There was a time long past when the only rubber we had was natural rubber latex, polyisoprene. Straight out of the tree, natural rubber latex isn't good for much. It gets runny and sticky when it's warm, and it gets hard and brittle when it's cold. Tires made out of it wouldn't be much good unless one lived in some happy land where the temperature was seventy degrees all year 'round.
A long time ago - in 1839 to be exact - one person trying to make rubber more useful was Charles Goodyear, a tinkerer and inventor, and not a very successful one at that point. While goofing around in his kitchen with a piece of fabric coated with a mixture of rubber, sulfur, and a little white lead, he accidentally laid it on a hot stove top. It began sizzling like a mass of really smelly bacon or (strangely enough) burning rubber. Wouldn't you know, when he took a look at this mass of rubber, he found it wouldn't melt and get sticky when it was heated, nor would it get brittle when he left it outside overnight in the cold Massachusetts winter. He called his new rubber vulcanized rubber.
What had happened here? What did the sulfur do to the rubber? What it did was it formed bridges that tied all the polymer chains in the rubber together. These are called crosslinks. You can see this in the picture below.
Bridges made by short chains of sulfur atoms tie one chain of polyisoprene to another, until all the chains are joined into one giant supermolecule. An object made of a crosslinked rubber is in fact one single molecule. A molecule big enough to pick up in your hand!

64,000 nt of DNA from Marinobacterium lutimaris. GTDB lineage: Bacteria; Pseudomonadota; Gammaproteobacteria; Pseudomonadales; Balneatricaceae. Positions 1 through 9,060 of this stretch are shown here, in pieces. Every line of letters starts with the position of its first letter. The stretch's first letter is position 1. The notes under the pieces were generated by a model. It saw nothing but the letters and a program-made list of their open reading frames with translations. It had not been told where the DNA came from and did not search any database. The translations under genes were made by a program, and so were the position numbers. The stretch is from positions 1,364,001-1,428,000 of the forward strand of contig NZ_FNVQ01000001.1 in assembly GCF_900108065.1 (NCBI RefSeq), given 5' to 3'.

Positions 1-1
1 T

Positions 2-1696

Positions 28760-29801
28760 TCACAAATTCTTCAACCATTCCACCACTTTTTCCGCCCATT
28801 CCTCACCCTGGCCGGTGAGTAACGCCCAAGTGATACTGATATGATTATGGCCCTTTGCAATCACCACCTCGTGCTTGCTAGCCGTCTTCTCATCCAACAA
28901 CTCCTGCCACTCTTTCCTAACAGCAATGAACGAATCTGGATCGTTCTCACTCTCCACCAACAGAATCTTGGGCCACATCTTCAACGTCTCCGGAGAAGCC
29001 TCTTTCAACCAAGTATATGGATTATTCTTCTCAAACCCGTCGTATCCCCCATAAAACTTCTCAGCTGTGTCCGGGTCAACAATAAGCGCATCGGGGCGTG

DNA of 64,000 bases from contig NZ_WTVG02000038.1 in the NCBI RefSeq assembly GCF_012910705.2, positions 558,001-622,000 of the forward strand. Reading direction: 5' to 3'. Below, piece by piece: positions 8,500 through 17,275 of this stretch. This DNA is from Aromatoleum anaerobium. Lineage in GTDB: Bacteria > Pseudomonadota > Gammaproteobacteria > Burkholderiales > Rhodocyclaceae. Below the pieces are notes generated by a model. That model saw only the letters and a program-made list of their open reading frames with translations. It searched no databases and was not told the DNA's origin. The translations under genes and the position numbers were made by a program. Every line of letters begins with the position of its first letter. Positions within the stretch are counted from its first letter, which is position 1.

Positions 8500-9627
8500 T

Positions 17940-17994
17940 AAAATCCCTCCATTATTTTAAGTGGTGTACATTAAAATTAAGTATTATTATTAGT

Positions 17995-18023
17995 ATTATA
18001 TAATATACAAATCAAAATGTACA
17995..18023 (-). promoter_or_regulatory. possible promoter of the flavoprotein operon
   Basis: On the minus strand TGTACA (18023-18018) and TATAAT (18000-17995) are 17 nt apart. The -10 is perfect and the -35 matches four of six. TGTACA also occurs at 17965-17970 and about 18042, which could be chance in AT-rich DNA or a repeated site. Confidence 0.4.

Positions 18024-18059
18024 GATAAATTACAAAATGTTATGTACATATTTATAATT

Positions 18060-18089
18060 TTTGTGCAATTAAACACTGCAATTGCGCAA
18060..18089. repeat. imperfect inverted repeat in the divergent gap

These crosslinks tie all the polymer molecules together. Because they're tied together, when the rubber gets hot, they can't flow past each other, nor around each other. This is why it doesn't melt. Also, because all the polymer molecules are tied together, they aren't easily broken apart from each other. This is why Charles Goodyear's vulcanized rubber doesn't get brittle when it gets cold.
Take a look at the bigger picture. The drawing on the right shows the difference between a lot of single uncrosslinked polymer chains, and a crosslinked network.
But rubber isn't the only thing that can be crosslinked. Plastics are also made stronger by crosslinking. Crosslinked polymers are usually molded and shaped before they are crosslinked. Once crosslinking has taken place, usually at high temperature, the object can no longer be shaped.
Because heat usually causes the crosslinking which makes the shape permanent, we call these materials thermosets. They are different from thermoplastics, which aren't crosslinked and can be reshaped once molded. The first thermoset was again polyisoprene. The more sulfur crosslinks you put into the polyisoprene, the stiffer it gets. Lightly crosslinked, it's a flexible rubber. Heavily crosslinked, it's a hard thermoset.
Crosslinking makes both elastomers and plastics stronger, but there's a problem. Because crosslinked materials don't melt, it's very hard to recycle them. One answer to this problem is to create crosslinks that can be reversed, or undone, believe it or not. One family of materials using reversible crosslinks is thermoplastic elastomers
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